Secondly, is there any data on the other type of underemployment? That is workers who are grossly overqualified for their current employment. Eg Graduates working in pubs etc. I’d suggest that’s a major issue as well and reflects the low-skill nature of the UK jobs market.
I do not believe pay rise data for the self employed in the UK as they are poorly recorded by HMG agencies. Like UK inflation indexes overall pay data appear to be manipulated to give the required output.
Ian McKay – the other attraction of self-employed or ‘consultant’ staff to employers is that, for such workers, they don’t have to pay employers’ nation insurance contributions (this is 13.8% of the salary amount over an allowance) nor do they have to bother with the new compulsory pension schemes.
And then there are the mental health problems that current working practices are producing. Such as extreme bullying. There was bullying previously, but it has increased in intensity and frequency during the neoliberal era. And bullies tend not to be moved, which they were before, well 40 years before.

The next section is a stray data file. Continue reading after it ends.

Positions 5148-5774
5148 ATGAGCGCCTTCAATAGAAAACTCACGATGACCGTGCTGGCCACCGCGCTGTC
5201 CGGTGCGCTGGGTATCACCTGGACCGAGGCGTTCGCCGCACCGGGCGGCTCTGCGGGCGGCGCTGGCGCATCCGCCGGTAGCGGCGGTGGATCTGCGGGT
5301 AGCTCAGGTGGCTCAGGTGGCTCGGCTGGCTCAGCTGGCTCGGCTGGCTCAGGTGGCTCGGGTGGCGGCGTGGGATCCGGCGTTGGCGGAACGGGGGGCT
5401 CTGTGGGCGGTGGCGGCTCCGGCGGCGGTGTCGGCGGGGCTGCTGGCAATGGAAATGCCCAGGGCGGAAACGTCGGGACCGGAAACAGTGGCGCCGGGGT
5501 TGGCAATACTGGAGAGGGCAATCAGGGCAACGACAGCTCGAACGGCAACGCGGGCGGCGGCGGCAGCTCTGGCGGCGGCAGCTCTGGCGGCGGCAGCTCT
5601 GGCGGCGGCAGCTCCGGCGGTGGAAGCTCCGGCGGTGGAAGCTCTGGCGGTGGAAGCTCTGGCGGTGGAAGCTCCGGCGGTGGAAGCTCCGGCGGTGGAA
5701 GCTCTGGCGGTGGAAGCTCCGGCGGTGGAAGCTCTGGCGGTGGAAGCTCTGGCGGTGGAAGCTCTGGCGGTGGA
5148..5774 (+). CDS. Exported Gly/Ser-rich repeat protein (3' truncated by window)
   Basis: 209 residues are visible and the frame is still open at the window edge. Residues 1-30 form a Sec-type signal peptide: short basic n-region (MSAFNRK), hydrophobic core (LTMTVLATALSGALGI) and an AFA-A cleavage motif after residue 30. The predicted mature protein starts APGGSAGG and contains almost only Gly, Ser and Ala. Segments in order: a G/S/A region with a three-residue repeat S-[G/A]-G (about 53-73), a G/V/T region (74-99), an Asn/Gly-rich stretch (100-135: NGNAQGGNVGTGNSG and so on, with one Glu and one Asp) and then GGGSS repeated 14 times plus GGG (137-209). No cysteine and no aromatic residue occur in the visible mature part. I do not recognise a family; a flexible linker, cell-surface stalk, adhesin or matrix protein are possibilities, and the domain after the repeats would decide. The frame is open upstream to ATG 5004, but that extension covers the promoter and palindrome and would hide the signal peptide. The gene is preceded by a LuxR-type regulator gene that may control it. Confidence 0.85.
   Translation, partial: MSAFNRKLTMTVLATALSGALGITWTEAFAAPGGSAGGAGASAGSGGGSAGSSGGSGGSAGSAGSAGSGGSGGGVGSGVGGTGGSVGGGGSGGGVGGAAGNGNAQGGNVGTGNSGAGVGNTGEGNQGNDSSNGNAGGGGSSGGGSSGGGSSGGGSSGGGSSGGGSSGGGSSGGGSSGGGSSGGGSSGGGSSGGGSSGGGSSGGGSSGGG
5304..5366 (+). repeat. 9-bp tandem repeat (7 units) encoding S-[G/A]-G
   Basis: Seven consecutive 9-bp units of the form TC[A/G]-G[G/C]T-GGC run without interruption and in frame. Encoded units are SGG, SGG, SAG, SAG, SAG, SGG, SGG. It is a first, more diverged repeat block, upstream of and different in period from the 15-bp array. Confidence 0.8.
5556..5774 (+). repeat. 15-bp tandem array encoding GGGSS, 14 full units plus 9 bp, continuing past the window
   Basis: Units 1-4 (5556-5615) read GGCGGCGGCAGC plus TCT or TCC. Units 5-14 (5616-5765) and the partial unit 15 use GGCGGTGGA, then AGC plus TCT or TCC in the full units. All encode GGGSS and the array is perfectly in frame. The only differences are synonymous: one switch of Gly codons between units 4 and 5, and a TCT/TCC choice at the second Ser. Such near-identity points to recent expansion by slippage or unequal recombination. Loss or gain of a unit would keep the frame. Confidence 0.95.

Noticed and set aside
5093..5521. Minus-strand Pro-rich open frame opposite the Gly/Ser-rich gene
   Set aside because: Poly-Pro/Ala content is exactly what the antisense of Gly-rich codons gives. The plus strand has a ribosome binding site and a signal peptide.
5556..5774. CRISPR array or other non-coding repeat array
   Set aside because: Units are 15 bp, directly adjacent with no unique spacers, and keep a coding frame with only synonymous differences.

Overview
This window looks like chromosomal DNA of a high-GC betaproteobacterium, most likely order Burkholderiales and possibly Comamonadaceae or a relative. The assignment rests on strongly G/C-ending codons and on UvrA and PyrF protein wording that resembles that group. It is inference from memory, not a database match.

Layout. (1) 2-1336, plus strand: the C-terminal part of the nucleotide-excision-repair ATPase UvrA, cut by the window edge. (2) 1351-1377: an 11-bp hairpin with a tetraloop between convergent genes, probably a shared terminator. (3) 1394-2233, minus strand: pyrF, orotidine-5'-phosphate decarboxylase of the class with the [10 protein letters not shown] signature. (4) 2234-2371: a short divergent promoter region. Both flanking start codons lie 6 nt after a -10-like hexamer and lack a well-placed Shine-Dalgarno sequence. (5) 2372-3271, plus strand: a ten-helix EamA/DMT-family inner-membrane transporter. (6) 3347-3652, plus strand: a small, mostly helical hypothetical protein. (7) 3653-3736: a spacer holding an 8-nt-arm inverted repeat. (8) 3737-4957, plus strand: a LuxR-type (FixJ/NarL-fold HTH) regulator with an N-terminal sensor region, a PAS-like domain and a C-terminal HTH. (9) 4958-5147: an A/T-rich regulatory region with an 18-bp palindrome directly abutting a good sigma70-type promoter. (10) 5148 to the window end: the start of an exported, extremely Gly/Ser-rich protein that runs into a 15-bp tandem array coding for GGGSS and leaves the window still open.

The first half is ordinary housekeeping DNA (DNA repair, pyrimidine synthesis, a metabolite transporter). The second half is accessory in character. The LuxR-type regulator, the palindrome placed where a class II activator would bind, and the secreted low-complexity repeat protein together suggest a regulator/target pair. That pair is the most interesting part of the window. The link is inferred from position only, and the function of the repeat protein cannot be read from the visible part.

Yorkshire Water has decided to train their some of their work force to sort of be councellors so that they can spot mental health problems in order that they can be dealt with before there needs to be a consultant referral to someone who is actually trained to deal with mental health problems. A truly neoliberal solution for what is a serious and seemingly increasing problem.
Then there are those who have been asked to take on jobs that used to be done by two or three people. These workers don’t feel that they can refuse, so Darconian are some working environments. A not insignificant number of them develop mental health problems.Quelle surprise.